Edric explores the different ways that some people are obsessive-compulsive about their cars.

Portrait of Tammy Strobel
Edric explores the different ways that some people are obsessive-compulsive about their cars.
My Reading Room

FRIENDS politely hide their horror when I tell them I only wash my car about once a month. And even that statement needs qualification – “wash” doesn’t mean I roll up my sleeves and get the pail and sponge out; it means I head for my nearest petrol station car wash and hand over eight bucks, plus tip if the uncle does a half-decent job. 

I’m not too fussed about dings or minor blemishes, either – when the car accumulates enough of these, I’ll usually send it in for a general bodywork touch-up. 

So I don’t “get” the detailing enthusiasts who spend more time cleaning and polishing their cars than driving them, who want to comb their hair in their paintwork’s reflection, and who endlessly obsess over the slightest smear, scratch or ding to afflict their beloved ride. I even know a guy who’ll leave his car at home and take the train if it’s raining. 

Yes, in Singapore the car probably represents a fair proportion of one’s net worth, so I can see why it’s so treasured. But at the same time, precisely because we’re paying so much, shouldn’t the car be the owner’s slave, and not the other way around? 

Treating the car as an objet d’art just doesn’t work here, if you intend to actually use it as a means of transport. Because no matter how exquisitely polished, waxed and buffed your car is, the moment it emerges from your (presumably covered) garage, it’s at the mercy of road grime, pooping birds, tree sap and parking dings.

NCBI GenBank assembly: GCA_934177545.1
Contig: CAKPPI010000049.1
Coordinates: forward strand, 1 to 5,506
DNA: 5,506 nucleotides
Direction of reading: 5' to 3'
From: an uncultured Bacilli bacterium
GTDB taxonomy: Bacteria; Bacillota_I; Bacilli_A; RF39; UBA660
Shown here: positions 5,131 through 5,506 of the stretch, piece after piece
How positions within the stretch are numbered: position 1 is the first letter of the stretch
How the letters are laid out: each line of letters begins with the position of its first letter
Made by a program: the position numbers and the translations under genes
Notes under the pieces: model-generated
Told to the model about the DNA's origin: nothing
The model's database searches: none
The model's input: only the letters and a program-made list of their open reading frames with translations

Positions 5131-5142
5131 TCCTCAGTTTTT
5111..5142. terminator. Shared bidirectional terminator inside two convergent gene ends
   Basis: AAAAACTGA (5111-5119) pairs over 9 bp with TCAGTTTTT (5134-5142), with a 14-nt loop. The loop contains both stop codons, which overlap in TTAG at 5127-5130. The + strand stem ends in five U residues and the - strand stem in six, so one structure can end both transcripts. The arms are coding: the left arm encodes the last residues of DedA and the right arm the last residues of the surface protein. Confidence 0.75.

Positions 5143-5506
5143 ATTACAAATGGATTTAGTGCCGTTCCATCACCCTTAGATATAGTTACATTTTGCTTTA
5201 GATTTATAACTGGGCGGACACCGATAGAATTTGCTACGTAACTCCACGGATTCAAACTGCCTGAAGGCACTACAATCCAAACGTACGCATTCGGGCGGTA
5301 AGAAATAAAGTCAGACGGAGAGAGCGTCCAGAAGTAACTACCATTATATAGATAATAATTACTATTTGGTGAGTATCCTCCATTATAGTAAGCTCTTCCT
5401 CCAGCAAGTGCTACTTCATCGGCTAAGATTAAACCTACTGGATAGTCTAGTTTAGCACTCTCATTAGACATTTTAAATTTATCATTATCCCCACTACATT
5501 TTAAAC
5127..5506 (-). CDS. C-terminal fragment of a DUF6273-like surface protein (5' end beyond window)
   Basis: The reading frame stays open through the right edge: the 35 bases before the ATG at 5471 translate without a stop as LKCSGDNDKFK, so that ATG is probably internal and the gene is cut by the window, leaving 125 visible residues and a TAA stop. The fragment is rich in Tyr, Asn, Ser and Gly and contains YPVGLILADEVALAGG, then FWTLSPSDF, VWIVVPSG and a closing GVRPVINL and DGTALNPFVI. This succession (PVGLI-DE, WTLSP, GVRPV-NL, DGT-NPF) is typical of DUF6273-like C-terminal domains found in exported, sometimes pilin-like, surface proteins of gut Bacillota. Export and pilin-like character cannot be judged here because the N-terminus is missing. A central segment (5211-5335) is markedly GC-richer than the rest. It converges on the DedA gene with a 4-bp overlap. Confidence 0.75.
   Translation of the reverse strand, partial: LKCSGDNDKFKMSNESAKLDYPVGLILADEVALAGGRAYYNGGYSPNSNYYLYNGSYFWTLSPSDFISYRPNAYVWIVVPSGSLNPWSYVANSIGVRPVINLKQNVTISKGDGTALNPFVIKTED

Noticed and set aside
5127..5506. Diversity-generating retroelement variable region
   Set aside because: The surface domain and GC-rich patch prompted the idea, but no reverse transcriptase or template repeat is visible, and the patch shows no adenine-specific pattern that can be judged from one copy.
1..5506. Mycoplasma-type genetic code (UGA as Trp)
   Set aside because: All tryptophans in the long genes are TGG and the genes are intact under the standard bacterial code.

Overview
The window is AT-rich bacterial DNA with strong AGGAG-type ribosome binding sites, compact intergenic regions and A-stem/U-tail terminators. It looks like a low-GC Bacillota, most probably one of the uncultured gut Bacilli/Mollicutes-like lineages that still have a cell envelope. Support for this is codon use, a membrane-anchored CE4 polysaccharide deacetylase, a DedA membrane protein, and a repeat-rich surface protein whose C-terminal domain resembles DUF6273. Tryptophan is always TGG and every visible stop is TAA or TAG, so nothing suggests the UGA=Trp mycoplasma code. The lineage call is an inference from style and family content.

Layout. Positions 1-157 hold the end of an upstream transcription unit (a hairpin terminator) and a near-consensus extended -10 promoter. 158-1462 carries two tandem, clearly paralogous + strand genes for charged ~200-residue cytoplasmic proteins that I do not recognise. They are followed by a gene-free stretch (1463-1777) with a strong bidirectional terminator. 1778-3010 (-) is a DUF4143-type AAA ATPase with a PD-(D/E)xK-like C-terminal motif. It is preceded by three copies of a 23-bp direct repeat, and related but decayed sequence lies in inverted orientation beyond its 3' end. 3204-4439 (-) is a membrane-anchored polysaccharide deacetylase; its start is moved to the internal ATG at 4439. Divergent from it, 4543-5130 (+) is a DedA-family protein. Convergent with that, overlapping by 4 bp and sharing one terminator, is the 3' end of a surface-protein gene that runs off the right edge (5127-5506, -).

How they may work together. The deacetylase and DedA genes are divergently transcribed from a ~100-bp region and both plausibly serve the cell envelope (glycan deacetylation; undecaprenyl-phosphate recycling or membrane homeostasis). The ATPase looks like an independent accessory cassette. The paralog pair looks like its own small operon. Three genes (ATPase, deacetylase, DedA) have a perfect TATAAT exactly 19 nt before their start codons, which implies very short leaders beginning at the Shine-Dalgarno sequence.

And the occasional feckless Uber driver wandering into your lane in his Attrage as he’s fiddling with his dashboard-mounted phablet. 

But then again, I am obsessive about my car in my own way – I’m ridiculously OCD about clutter. 

No loose tissue boxes on the rear parcel shelf, no windscreen- mounted mobile phone suction clamps or sat-nav devices impeding my view of the road, no handsfree- device wires dangling off the rear view mirror. Used parking coupons aren’t even allowed to accumulate in the doorbins. 

My boot is an empty cavern, if only because I can’t stand loose items clattering around at every keenly taken corner. The only umbrella in the car is a compact, telescopic type which fits snugly (and out of sight) in the glovebox. 

And naturally, anyone caught eating in the car will be subject to a slow, painful death. 

So, while I don’t necessarily agree with the chaps who spend every weekend waxing and then Instagramming their cars, I can understand. Because we enthusiasts are all loony about our cars in our own little way.